Advent of Code: Day 9

Source

Part 1: Given a list of distances between cities of the form London to Dublin = 464, calculate the shortest route that visits each city exactly once.

routes = collections.defaultdict(
  lambda : collections.defaultdict(
    lambda : float("inf")
  )
)

for line in sys.stdin:
    src, dst, dist = re.match(r'(\w+) to (\w+) = (\d+)', line).groups()
    dist = int(dist)

    routes[src][dst] = dist
    routes[dst][src] = dist

best_length, best_ordering = min(
    (sum(
      routes[src][dst]
      for src, dst in zip(ordering, ordering[1:])
    ), ordering)
    for ordering in itertools.permutations(routes.keys())
)

print(best_length)

There are a few neat tricks here that I’ve used. First routes is defined as nested defaultdict, with an eventual default value of float("inf"). This solves two problems:

  • We don’t have to explicitly check if a station exists before adding a route to it: python routes[src][dst] = dist rather than python if src in routes: routes[src][dst] = dist else: routes[src] = {dst: dist}
  • Any missing routes will have an infinite distance, which will work correctly with + and min.

We add each distance to both routes[src][dst] and routes[dst][src] so that we don’t have to worry about ordering when we calculate full routes. The other way to do this would be to sort src and dst so that src < dst is always true. I think this way is a little cleaner.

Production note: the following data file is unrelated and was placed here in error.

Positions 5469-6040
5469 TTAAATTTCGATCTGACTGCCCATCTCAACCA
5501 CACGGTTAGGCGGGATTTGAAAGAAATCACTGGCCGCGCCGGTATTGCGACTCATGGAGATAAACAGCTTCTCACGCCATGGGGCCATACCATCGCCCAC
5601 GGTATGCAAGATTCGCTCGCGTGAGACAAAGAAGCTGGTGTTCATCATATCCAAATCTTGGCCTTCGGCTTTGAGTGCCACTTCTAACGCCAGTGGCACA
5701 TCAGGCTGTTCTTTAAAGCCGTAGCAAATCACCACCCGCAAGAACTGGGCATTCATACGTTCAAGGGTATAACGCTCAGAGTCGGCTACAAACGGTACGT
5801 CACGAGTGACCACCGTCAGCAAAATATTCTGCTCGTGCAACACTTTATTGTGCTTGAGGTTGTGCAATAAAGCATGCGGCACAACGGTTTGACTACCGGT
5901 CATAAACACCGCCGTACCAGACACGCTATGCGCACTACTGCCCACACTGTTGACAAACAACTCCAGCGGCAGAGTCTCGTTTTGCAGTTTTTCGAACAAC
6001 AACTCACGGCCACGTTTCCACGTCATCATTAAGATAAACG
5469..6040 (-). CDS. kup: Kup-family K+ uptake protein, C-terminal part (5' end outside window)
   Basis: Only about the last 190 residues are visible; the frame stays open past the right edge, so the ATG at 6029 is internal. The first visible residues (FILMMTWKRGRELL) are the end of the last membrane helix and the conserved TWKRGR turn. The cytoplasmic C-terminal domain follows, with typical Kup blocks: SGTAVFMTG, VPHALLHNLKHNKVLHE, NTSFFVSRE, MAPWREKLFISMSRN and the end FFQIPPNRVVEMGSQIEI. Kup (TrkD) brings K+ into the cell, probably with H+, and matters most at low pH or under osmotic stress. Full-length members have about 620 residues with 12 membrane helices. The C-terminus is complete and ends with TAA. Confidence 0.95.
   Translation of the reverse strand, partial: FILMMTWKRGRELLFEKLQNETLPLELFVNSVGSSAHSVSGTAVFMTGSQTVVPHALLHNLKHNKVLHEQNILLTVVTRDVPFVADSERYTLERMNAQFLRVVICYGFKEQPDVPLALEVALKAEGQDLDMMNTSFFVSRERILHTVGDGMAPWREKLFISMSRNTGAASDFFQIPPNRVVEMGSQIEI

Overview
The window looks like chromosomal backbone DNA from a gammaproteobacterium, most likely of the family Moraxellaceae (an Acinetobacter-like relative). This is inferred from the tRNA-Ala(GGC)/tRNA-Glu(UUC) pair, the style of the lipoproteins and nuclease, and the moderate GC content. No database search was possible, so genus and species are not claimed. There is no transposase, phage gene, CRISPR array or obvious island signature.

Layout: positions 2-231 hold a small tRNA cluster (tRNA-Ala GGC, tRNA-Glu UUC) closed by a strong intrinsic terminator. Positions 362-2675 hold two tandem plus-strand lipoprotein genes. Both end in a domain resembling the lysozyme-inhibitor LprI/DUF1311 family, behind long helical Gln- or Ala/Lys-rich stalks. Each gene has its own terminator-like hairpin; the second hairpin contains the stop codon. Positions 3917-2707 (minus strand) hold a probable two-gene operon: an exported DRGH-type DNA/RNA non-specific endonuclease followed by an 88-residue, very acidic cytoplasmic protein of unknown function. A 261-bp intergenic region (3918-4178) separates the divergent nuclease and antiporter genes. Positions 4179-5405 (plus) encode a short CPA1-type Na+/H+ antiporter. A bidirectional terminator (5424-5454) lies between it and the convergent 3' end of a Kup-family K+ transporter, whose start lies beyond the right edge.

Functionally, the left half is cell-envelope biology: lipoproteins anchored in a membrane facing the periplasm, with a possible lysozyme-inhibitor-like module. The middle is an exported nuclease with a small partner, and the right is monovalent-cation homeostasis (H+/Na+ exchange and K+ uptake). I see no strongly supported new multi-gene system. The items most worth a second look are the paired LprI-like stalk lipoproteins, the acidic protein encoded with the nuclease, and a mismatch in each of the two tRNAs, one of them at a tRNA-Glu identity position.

Next, we use a bunch of tools to calculate the shortest route.

First, itertools.permutations will give us every possible ordering:

>>> pprint.pprint(list(itertools.permutations(routes.keys())))
[('London', 'Belfast', 'Dublin'),
 ('London', 'Dublin', 'Belfast'),
 ('Belfast', 'London', 'Dublin'),
 ('Belfast', 'Dublin', 'London'),
 ('Dublin', 'London', 'Belfast'),
 ('Dublin', 'Belfast', 'London')]

Next, zip over ordering and ordering[1:] will give us the pairs of stations (since zip after exhausting its shortest argument):

>>> ordering = ('Dublin', 'Belfast', 'London')
>>> pprint.pprint(list(zip(ordering, ordering[1:])))
[('Dublin', 'Belfast'), ('Belfast', 'London')]

Next, we can get the distance for each pairing and sum them all up. This is where float("inf") really comes in handy (although in this smaller example, we don’t need it):

>>> orderings = (routes[src][dst] for src, dst in zip(ordering, ordering[1:]))
>>> pprint.pprint(list(orderings))
[141, 518]
>>> pprint.pprint(sum(orderings))
659

That, we wrap up in a tuple of (distance, ordering) so that they are sortable. Then, apply min to that to find the route with the minimum distance and unpack the tuple again.

And that’s it. Minimum distance.

It’s certainly a brute force solution in that it will try every possible route to find the shortest one. There are probably a few dynamic programming tricks that could cut that down a bit. On the other hand, the input is relatively short (28 connections between 8 stations for a total of 40320 orderings), so just do them all.

Part 2: Find the longest route.

Just change min to max.

This wouldn’t work if there wasn’t a connection listed between every possible station (there is in my given input, since 8 stations will have 8*7/2 = 28 connections). That’s solveable though. Just use float("-inf") for the default distance, so that any routes with invalid stations will have an infinitely small distance.

This was a pretty cool problem again!

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